Hard conversations are where things begin, but producers need to move beyond questions and start finding their own answers. Hauseman emphasizes the importance of sharing data—and analytical tools to employ it—with farm customers. His personal philosophy is that if he’s making credit decisions on customer financials, he should be willing to give them the spread that he made that decision on.
Shan Hanes agrees. “The bank felt that the number-one thing that ag producers were missing was knowing their breakeven costs, he said.” Fifteen years ago, Hanes’ bank developed a breakeven analysis spreadsheet for customers to use. “The reason I think that’s important is as events happen … people can make adjustments to that spreadsheet.”
At the beginning of the year, Hanes also has his ag customers write down their projected cash flows, including living expenses, and set objectives for the year. He asks them what they expect the market high and low to be. “It forces them to engage in the marketing process,” he says.
Hauseman uses coaching models with his loan officers, which he hopes they will use with customers. He asks his lenders: “Do you have the right financial statements that are even testable? Or accrual statements?”
“I’ve seen that this coaching model goes over very well,” Hauseman continues. “I’ve seen some really good discussions with customers because lenders have been taught some skill and capability levels that they wouldn’t have had without that model in place.”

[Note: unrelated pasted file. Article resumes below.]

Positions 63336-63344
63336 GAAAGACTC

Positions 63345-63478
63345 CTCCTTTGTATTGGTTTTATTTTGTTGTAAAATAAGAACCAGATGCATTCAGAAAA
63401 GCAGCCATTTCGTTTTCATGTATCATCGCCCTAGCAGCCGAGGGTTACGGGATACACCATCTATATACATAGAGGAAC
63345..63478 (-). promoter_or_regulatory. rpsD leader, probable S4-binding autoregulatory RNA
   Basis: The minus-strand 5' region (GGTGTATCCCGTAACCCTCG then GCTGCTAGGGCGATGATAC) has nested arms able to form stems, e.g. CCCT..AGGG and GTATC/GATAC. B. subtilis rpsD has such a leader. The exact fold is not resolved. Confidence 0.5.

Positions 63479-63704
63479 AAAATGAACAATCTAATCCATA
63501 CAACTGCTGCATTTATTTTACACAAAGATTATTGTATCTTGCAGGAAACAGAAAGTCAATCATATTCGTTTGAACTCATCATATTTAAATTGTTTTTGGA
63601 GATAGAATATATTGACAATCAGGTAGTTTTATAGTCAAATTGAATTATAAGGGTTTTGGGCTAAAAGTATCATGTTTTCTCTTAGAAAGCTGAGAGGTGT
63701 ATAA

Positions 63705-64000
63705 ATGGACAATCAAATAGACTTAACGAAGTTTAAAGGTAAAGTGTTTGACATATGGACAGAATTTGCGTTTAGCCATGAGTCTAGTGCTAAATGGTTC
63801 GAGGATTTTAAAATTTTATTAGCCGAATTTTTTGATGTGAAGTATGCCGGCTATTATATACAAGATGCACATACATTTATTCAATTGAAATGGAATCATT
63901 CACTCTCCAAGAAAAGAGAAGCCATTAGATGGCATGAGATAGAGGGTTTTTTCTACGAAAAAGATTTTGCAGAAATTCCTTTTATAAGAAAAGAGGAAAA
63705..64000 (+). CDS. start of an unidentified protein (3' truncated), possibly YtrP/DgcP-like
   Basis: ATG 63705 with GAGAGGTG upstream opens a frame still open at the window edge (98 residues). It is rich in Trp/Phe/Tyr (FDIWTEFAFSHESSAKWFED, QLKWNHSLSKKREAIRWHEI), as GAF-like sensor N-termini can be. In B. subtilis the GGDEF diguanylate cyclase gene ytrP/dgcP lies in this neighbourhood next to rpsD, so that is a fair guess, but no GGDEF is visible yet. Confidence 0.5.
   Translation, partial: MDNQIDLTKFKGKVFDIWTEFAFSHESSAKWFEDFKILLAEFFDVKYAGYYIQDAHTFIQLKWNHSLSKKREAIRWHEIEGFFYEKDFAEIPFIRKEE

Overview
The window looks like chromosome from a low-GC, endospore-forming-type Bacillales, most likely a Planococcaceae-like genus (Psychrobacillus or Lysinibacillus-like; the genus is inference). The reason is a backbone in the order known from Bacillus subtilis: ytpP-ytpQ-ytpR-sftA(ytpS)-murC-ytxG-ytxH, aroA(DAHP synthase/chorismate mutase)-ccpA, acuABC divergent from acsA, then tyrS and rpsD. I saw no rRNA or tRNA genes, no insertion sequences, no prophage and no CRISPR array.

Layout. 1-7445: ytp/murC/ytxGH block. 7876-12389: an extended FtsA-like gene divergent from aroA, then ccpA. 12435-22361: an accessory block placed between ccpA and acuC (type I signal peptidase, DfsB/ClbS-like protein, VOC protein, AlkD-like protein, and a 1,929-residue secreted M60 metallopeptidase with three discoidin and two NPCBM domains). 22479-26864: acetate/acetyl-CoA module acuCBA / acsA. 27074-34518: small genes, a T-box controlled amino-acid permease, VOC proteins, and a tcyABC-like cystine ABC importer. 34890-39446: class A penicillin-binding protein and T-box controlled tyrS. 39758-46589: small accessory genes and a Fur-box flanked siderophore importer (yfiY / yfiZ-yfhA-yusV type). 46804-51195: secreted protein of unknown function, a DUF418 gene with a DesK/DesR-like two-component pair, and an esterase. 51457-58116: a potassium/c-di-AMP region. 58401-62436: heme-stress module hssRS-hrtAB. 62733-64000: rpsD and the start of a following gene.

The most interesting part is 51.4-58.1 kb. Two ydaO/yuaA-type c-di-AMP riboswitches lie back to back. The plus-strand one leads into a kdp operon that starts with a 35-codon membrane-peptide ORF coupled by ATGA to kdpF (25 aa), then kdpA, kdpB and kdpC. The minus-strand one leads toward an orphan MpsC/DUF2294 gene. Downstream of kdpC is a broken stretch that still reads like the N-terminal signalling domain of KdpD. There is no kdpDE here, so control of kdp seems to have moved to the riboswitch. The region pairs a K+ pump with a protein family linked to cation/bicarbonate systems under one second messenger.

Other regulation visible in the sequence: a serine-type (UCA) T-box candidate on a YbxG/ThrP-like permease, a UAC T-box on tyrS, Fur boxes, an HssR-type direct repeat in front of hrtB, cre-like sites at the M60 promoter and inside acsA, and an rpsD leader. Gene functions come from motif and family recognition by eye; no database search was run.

Hotchkiss encourages his ag lenders at Regions Bank to use this coaching approach to prove their value as a partner who can do more than lend money. He tells lenders: “Share data with your producers, and show them, ‘Based on what was reported, here’s what your peers are doing and here’s where you are.’”
Additionally, Regions Bank is employing technology to deliver coaching on succession planning, land trusts, diversification and many other topics. Younger row-crop farmers prefer high-tech interfaces, Hotchkiss says. “We are generating more interest with webcasts and podcasts, where we send them links. They’re watching these little 10-15 minute snippets on very specific topics while they are in their combines.”
Events like Farmer Focus Day build on the tough conversations and one-on-one coaching to provide a fun yet educational group dynamic. Another example Hanes uses: the “marketing game.” Over the course of several weeks, six to eight novice and experienced farmers are intermingled at tables for role-playing and problem solving. Each group is assigned an actual farm operation case study involving a commodity, specific market conditions, financing options and other variables.
In each weekly meeting, new variables are presented, such as developments in world trade, price fluctuations and/or unplanned expenses. During the simulation, Hanes says young and old engage with his lenders and with each other—rooting for and learning from each other, working together to come up with a viable plan for a profitable farm operation.
Hanes was surprised by a corollary outcome—one that has nothing to do with business IQ, but one that lays the groundwork for producer success. “We have seen those older farmers who were looking for their next tenant sit at a table and build a relationship,” he reflects. “They made a friendship, they stayed connected to each other and we were able to provide an environment where they could transition from one generation to the next.”
Building farm business IQ—it brings bankers and farmers closer together.